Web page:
These are just a few suggestions. Obviously if you’re not working from home you won’t have the same demands on your time, but there are so many other ways you can provide structure. Plan a time for chores and make a list of chores that should be done every day. Set a schedule for play times and creative pursuits. Plan meals. Find ways to make all of this free time productive. (And, yes, schedule in times of rest as well.) 

SET GOALS

Time seems to be stretching out endlessly in front of you. I get it. But if you set goals for yourself and then set steps for achieving those goals you’ll suddenly find that the time seems less infinite than you initially thought. I recommend setting weekly and daily goals. And be forgiving if you don’t accomplish everything you set out to do in a particular day as long as you don’t waste all of the time you’ve been given. All those things you wanted to do but never had time to do before, well, you’ve got time now. What’s stopping you?

BE CREATIVE

This is a time of stress and anxiety for a lot of people. So find a creative outlet that you can really invest your energy and emotions into. Include your kids in your creative pursuits or encourage them in their own. Creativity has its own form of healing power when we’re struggling emotionally.

DITCH SOCIAL MEDIA/NEWS

I am as guilty of this as anyone. More so than most. And here’s the deal: You don’t have to live in a vacuum, you don’t have to be blind to what’s going on around you, but you don’t have to dwell on it every minute of every day. That’s a recipe for anxiety and depression. So don’t live online and don’t wallow in the negative news swirling around us. Yes, social media is a great way to stay connected during this time of isolation, and I highly recommend using it to connect with others. Just be guarded about how you use it and how much you let social media and the news influence your time throughout the day.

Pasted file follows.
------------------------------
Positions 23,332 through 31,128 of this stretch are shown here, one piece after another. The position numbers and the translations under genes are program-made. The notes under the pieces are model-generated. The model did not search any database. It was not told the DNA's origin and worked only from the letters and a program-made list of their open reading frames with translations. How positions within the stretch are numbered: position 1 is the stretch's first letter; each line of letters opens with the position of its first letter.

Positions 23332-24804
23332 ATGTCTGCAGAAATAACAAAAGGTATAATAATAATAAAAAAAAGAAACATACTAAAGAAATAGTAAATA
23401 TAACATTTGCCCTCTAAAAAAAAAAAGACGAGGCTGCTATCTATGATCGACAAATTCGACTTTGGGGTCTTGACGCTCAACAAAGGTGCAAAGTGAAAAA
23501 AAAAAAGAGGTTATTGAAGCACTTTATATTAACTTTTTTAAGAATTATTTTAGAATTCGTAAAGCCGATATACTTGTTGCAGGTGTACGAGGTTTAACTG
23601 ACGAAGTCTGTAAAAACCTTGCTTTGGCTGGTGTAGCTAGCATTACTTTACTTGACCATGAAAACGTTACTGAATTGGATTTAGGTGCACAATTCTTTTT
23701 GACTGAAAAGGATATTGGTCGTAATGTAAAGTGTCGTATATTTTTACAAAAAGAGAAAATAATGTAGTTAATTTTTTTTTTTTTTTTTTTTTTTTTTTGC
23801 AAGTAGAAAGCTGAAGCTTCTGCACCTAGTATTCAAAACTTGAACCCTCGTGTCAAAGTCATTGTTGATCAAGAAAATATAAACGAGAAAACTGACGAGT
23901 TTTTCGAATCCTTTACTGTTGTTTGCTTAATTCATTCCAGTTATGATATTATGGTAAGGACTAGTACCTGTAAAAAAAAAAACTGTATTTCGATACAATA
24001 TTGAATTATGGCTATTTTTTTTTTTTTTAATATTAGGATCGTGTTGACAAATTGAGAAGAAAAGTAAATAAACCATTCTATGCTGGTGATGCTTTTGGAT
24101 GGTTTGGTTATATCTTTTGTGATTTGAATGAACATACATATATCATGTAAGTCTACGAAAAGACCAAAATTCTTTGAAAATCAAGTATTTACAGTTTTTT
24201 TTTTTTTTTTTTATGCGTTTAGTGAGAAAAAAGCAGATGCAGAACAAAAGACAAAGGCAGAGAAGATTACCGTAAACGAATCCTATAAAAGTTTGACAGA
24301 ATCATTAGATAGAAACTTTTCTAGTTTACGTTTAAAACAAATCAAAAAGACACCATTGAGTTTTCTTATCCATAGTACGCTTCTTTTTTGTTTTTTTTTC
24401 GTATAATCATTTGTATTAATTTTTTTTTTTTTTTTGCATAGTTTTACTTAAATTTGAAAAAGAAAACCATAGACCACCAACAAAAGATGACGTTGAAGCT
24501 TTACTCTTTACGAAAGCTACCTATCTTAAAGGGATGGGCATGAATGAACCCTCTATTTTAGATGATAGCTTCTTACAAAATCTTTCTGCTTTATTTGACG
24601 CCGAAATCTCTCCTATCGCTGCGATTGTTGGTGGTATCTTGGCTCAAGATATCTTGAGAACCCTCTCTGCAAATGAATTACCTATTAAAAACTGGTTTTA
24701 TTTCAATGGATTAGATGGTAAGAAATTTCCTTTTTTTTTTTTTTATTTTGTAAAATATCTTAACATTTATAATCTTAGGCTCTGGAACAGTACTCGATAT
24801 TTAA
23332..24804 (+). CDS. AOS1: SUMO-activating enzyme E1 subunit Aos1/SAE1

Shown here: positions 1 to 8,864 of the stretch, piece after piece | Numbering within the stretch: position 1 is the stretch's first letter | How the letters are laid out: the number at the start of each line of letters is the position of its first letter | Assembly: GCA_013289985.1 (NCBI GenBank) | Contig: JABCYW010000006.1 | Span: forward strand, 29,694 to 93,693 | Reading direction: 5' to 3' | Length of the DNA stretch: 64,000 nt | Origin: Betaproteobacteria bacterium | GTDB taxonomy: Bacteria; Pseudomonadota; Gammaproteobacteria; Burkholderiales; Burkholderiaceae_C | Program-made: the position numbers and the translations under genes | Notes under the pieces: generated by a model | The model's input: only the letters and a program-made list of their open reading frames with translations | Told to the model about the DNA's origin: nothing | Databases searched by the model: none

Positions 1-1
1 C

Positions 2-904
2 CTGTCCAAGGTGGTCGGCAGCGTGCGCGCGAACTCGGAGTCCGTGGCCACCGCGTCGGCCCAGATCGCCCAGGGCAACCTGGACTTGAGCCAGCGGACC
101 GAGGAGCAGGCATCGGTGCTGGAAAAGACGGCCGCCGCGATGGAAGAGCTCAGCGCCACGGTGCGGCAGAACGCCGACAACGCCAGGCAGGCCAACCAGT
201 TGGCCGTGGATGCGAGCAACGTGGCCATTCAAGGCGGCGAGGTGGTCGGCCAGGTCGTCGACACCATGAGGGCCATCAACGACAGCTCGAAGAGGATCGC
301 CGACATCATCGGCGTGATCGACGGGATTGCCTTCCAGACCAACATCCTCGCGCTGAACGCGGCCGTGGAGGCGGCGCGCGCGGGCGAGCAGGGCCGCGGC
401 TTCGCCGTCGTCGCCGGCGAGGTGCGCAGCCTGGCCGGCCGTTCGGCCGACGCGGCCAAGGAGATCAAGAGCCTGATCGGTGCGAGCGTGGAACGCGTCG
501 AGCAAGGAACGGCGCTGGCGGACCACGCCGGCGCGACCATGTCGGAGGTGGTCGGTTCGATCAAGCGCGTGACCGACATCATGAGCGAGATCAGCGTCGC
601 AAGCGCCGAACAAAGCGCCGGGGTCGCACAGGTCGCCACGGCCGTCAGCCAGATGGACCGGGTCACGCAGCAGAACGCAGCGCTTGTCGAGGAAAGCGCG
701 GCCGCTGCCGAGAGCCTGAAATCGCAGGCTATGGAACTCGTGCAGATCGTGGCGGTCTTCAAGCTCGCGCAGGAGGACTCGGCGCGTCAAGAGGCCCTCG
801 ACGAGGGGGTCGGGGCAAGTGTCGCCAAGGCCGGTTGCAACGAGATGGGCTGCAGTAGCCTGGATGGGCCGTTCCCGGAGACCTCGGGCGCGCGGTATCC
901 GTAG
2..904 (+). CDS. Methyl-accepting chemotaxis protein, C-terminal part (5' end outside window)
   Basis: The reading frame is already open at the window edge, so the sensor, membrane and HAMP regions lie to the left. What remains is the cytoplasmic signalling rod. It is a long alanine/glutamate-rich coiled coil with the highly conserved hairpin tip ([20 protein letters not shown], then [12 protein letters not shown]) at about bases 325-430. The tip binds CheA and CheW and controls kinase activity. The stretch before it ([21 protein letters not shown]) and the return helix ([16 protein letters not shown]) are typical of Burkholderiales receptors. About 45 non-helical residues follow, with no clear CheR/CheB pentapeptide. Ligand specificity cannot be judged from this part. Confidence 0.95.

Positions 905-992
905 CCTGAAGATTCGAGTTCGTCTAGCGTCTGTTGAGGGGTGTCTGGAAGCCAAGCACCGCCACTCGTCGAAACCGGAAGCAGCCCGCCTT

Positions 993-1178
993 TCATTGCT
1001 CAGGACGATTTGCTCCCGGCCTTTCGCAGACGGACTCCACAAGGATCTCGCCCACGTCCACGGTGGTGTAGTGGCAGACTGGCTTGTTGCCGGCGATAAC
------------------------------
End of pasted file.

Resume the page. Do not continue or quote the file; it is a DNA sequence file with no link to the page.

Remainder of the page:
EAT HEALTHY & EXERCISE

I get that food options may be limited right now. We’re running low on fresh fruits and veggies in our house and we’re trying to avoid shopping as much as possible. But if you do go to the store, skip the chip aisle and opt for healthier alternatives. When you’re filling your body with junk you’ll start to feel like junk. There’s a psychological factor to what we eat as well. Eat and apple and you’ll find you have more positive energy. Eat a bag of chips while sitting on the couch in your sweats watching five episodes of your favorite show and you’ll not only look like a slob, but you’ll start to feel like one as well. Get up. Move around. Have dance parties in your kitchen. Do a scavenger hunt in your back yard. Take a walk. Get your blood pumping, your endorphins flowing, and keep your body feeling healthy. Healthy body, healthier mind.

These are just a few of my suggestions for surviving the slump of the stay-at-home order. Please comment and share your suggestions as well. And remember, if you’re struggling, reach out! We’re all in this together right now, and there are people who love you and want to help. So don’t suffer in silence. Don’t let isolation lead to depression. This is only for a season.

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About the Author

Hello! I’m a wife and mother, a mastiff lover, a believer, writer, designer and small business owner. I love cheesy movies, bike rides and chocolate. Welcome to my world!